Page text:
Star Wars, Mister Miracle, Kitaro & More in Required Reading: Comics for 11/8/2017

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Star Wars, Mister Miracle, Kitaro & More in Required Reading: Comics for 11/8/2017

This Wednesday invites a host of new beginnings and trials for some of the most prominent superhero icons. Both Batman and Daredevil are thrust into new crises—one that transcends demonic space-time, the other a less-gentrified version of New York City—while recent standout Mister Miracle spirals further down the rabbit hole of neon madness. On that note, Moon Knight receives a new lease courtesy writer Max Bemis and artist Jacen Burrows and Star Wars’ original trilogy overlaps with Rogue One as Kieron Gillen and Salvador Larocca de-holster their lightsabers after their excellent run on Darth Vader. For those looking for comics outside the Western capes-and-cowls sphere, publisher Drawn & Quarterly offers another volume of the excellent YA monster saga Kitaro and The Archies venture out on tour for the first time. Check out the most promising comics for this Wednesday below and let us know what you’re looking forward to on our Twitter page.

The Archies #2
Writers: Matthew Rosenberg, Alex Segura
Artist: Joe Eisma
Publisher: Archie Comics
Fun fact: rock stars are rock stars for roughly an hour-and-a-half a day when touring, while the rest of that time is spent driving through farmland, eating fast food and not showering for absurd amounts of time. That taxing monotony is enough to drive most adults to pursue a Real Estate license, so imagine the toll it takes on five high schoolers attempting to bring their jangly tunes outside of Riverdale. The sophomore issue of a series devoted to Archie Andrews’ musical ambitions dives into this tumult, threatening to break his group up before they break into the charts. Seeing as future issues have promised crossovers with the likes of The Monkees and Tegan and Sara, the looming demise of The Archies is probably over-exaggerated, but the drama that unfolds between a gaggle of teens stuck in a van should still be loads of melodramatic fun. Sean Edgar

Batman: Lost #1
Writer: Scott Snyder, James Tynion IV, Joshua Williamson
Artists: Doug Mahnke, Yanick Paquette, Jorge Jimenez
Publisher: DC Comics
Scott Snyder and Greg Capullo’s bonkers Metal series is hitting the confusing bloat stage of the event cycle, with a Batman-focused one-shot smack-dab in the middle of the…Batman-focused mini-series. Eh, with a creative team like this, we can let the publishing plan slide a bit. Cover artist Olivier Coipel, a Marvel mainstay, was originally slated to draw the interiors before being replaced by the one-two-three punch of Doug Mahnke, Yanick Paquette and Jorge Jimenez, two of DC’s most accomplished talents and one of their most exciting rising stars, respectively. Snyder has also recruited backup in Flash scribe Joshua Williamson and Detective Comics mastermind James Tynion IV. Metal has been a ridiculous love letter to the DCU so far, and the ominous solicit text and creative pedigree for Batman: Lost indicate that it’ll be a solid piece of the overall puzzle Snyder and co. assemble. Steve Foxe

Coyotes #1
Writer: Sean Lewis
Artist: Caitlin Yarsky
Publisher: Image Comics
Sean Lewis is a Paste favorite thanks to criminally underrated series Saints and The Few: thoughtful, timely genre tales that don’t sacrifice characterization in favor of their fantastical concepts. Coyotes looks to continue that trend with a Red Riding Hood-esque story set at the Mexican border. Artist Caitlin Yarsky is a promising newcomer whose style calls to mind Fiona Staples and should be able to match the Sicario-like horror and sword-swinging action of the premise. Border-crossing and the way women in particular are treated by men on both sides of the line is a complicated, weighty topic to tackle, but Lewis’ smart, literary style and Yarsky’s impressive linkework make Coyotes one to watch. Steve Foxe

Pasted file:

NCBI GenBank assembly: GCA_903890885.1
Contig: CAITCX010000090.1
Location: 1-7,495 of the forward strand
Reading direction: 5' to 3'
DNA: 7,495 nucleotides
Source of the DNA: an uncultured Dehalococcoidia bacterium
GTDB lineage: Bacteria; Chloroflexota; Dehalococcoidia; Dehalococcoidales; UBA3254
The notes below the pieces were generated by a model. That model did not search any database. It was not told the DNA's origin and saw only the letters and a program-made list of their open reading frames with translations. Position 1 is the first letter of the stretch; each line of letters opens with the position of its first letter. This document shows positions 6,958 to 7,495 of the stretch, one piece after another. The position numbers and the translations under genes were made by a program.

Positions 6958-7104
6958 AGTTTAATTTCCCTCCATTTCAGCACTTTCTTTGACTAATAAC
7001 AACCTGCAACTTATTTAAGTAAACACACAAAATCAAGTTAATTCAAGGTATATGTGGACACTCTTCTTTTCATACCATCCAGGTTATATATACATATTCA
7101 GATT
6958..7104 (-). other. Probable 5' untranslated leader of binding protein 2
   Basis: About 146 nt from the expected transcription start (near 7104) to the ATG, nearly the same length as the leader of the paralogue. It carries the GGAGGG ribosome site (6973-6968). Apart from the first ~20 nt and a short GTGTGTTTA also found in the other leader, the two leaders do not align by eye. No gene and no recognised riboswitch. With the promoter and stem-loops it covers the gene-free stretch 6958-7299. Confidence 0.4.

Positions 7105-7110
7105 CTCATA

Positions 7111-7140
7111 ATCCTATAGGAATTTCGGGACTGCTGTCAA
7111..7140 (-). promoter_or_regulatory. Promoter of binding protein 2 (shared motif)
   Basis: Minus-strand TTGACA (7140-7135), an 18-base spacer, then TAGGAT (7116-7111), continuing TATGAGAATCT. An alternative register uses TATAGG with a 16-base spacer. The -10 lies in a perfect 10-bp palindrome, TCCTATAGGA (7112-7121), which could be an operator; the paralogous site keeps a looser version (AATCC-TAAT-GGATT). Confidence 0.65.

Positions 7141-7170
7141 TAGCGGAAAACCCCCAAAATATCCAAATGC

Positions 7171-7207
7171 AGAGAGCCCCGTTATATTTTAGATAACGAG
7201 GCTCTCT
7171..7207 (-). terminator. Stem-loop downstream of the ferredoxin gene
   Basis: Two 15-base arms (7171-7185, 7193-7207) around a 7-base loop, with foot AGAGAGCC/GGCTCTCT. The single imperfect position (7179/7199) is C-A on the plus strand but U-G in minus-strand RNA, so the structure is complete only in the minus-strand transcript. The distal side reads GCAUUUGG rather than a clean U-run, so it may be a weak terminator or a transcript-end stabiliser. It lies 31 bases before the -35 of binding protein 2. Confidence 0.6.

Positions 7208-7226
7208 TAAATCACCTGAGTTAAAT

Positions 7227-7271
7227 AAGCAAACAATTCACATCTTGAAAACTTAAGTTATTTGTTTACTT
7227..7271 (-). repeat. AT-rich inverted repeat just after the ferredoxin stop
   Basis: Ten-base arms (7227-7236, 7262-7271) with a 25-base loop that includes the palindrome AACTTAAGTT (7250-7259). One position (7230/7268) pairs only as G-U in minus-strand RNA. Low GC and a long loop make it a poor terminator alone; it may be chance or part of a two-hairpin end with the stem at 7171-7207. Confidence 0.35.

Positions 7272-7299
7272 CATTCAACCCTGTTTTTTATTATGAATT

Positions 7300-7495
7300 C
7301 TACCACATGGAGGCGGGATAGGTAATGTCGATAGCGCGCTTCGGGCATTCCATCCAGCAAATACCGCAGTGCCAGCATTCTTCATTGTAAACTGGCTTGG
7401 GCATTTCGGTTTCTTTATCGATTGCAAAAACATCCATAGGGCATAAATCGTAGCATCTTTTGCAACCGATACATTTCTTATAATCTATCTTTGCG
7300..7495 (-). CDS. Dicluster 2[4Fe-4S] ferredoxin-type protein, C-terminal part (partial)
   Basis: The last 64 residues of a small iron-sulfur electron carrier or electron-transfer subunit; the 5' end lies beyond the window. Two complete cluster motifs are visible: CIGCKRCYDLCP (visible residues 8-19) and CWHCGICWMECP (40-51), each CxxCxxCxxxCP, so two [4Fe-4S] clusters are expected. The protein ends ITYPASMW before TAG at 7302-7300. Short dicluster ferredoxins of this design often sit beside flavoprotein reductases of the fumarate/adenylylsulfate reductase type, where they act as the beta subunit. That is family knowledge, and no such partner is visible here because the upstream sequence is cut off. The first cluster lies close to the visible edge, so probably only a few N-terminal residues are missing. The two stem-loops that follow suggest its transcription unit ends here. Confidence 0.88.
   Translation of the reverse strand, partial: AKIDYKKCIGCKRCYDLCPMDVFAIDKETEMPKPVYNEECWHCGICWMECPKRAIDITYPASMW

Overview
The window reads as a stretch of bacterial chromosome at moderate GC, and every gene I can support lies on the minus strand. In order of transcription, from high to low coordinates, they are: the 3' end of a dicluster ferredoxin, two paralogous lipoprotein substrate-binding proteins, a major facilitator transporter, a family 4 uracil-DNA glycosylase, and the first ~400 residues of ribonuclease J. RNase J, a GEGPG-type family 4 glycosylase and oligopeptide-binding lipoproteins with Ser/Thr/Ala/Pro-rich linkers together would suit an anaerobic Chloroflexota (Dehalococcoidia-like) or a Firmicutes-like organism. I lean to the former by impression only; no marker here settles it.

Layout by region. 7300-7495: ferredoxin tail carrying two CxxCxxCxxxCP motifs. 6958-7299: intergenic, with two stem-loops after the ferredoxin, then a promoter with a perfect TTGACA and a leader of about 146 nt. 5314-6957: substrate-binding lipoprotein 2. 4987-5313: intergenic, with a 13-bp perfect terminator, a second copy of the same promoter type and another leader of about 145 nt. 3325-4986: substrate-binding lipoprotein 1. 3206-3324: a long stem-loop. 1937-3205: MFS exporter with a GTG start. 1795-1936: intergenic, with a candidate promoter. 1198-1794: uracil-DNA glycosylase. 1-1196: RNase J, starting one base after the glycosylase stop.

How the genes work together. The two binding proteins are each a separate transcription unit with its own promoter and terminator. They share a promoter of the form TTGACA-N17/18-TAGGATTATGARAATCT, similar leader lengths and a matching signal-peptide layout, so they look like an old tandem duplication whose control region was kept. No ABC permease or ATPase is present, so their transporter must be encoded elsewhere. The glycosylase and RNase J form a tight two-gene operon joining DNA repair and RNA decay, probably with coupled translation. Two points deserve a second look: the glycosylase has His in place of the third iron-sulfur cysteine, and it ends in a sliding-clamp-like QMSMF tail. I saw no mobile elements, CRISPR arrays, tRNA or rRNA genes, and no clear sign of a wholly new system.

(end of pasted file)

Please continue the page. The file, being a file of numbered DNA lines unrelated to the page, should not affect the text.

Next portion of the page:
Daredevil #595
Writer: Charles Soule
Artist: Stefano Landini
Publisher: Marvel Comics
Page for page, Daredevil may get less attention than his cowled vigilante counterpart at DC, but his history is laced with far better comics that helped redefine what a superhero can be. Many of those comics—Frank Miller and David Mazzucchelli’s Born Again, Brian Michael Bendis and Alex Maleev’s epic run—pitted a hulking crime overlord against the daytime lawyer and nighttime hero. Unsurprisingly, the best parts of the Netflix translation also honed in on the fraught relationship between Daredevil and the Kingpin of Crime, Wilson Fisk. Writer Charles Soule is punctuating his run with that that grand rivalry in issue #595, showing a New York City completely under the thumb of the malicious despot. Soule also doubles as a lawyer, so expect the battle to occupy the courtroom as well as many seedy back allies. Artist Stefano Landini has lended his shadow-steeped inks to titles ranging from Hellblazer to House of Mystery, but his transition to pencils has maintained that same dynamic contrast of light and darkness. Sean Edgar

Kitaro Vol. 4: Kitaro’s Strange Adventures
Writer/Artist: Shigeru Mizuki
Publisher: Drawn & Quarterly
Halloween may be over, but the whimsical, charming and near-endless adventures of Kitaro are perfect for any time of year. Legendary cartoonist Shigeru Mizuki worked on the series for nine years starting in 1960, divvying his stories of a yokai, or Japanese monster, into nine volumes. Drawn and Quarterly has taken up the baton of publishing newly translated paperback volumes, and they are lovely—small, affordable, readable and perfect for their YA audience. This fourth volume sees Kitaro, a pint-sized moderator between the world of men and monsters, face off against a cyclops, pirate captain and gaggle of beasts who want to wipe out humanity to make a global oasis exclusively for their brethren. Fun, goofy and remarkably deep, these comics emphasize harmony and understanding no matter how many tendrils your neighbor may have. Sean Edgar